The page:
Interviewing: Preparation and Mindset

By: Lynne Marks | 20 Feb 2014

The interview process is a skill that, like anything else, must be learned, practiced and perfected. From experience at London Image Institute, we have found that an important factor in preparing for the interview is to recognize a negative mindset that might sabotage you as an otherwise great candidate.

Interview“I’m in my mid-fifties and they might say that I’m too old for the job.” This is a common fear that might reside only in your head in our youth- obsessed culture. Luckily there are industries which value experience over youth, such as education, non-profits, health care and government. (Google AARP best employers.) To exorcize this mindset write out success stories of skills, events and situations when your experience, accomplishments, loyalty and reliability were of crucial importance to the past positions you have held. Each example should illustrate transferrable skills such as taking the initiative, grace under pressure, clarity of thought and speech and organizational skills that travel with you, from job to job. As for your visual image, the correct colours, posture and updated hair and makeup take off years.

“I liked the sound of the job but I don’t have all the skills they want.”

From both the interviewer and the interviewee’s point of view, the crucial ingredient in an interview is what is known as “the cultural fit.” How can you position yourself as a representative of their brand and contribute to the company? Realize that an interview is a two-way conversation, and you are expected to have a high degree of self-awareness: know your skills, how you can help the team, and why they need you. If your skills are ones they want, they are often willing to train you in the technical areas. In your resume, concentrate on the results and outcomes you caused, not the descriptions of every job you had.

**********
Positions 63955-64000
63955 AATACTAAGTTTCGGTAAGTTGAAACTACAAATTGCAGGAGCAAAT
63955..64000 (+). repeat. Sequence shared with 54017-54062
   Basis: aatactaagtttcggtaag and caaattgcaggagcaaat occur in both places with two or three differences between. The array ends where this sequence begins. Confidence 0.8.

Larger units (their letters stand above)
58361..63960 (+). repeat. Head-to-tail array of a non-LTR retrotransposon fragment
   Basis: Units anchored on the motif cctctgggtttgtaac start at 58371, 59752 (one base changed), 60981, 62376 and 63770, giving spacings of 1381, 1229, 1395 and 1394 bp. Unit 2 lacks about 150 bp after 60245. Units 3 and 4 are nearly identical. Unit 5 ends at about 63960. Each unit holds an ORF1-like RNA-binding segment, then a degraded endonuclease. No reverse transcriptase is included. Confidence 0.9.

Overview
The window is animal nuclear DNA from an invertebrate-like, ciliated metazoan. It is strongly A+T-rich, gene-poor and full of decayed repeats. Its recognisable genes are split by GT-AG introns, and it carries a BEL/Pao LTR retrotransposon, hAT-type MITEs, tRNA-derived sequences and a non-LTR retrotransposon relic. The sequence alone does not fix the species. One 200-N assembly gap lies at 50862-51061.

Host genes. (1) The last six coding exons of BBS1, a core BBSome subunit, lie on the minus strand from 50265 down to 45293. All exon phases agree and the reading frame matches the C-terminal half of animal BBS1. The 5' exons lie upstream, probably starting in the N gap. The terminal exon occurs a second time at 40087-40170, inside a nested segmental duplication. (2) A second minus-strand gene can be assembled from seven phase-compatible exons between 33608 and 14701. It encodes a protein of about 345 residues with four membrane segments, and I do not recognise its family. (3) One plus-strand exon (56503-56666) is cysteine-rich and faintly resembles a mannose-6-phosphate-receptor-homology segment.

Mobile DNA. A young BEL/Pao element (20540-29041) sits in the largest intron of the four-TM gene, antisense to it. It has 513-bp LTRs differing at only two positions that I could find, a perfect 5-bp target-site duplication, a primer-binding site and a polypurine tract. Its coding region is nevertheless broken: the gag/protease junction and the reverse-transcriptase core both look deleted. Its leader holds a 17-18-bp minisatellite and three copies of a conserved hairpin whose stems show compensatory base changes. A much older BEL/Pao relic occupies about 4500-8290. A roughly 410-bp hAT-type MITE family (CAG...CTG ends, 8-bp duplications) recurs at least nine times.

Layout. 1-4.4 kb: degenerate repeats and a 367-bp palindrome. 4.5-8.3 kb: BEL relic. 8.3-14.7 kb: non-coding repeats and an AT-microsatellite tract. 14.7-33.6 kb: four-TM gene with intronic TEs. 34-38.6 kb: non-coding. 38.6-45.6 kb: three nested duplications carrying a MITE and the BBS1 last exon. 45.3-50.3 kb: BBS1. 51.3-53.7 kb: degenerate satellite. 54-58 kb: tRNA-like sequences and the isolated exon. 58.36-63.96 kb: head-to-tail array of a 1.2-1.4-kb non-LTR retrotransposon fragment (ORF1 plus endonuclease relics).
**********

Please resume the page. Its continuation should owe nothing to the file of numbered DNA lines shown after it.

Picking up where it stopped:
“I am always so nervous I never do myself justice.”

Do not focus only on yourself in the interview. Do research to overcome what you consider your shortcomings and have the answers prepared. Now take on a mindset like the employer. Ask questions such as “how does the team interact with the rest of the company?” and “what will be my immediate goals?”

Once you have recognized any negative mindset the trick now is to practice and role- play out loud with a friend, family member or coach.  Like as actor your stories must flow from the page to the mouth. Your coach needs to pick up on tone of voice, clarity and body language as well as clear, succinct content. A story shouldn’t take longer than about one minute or less!

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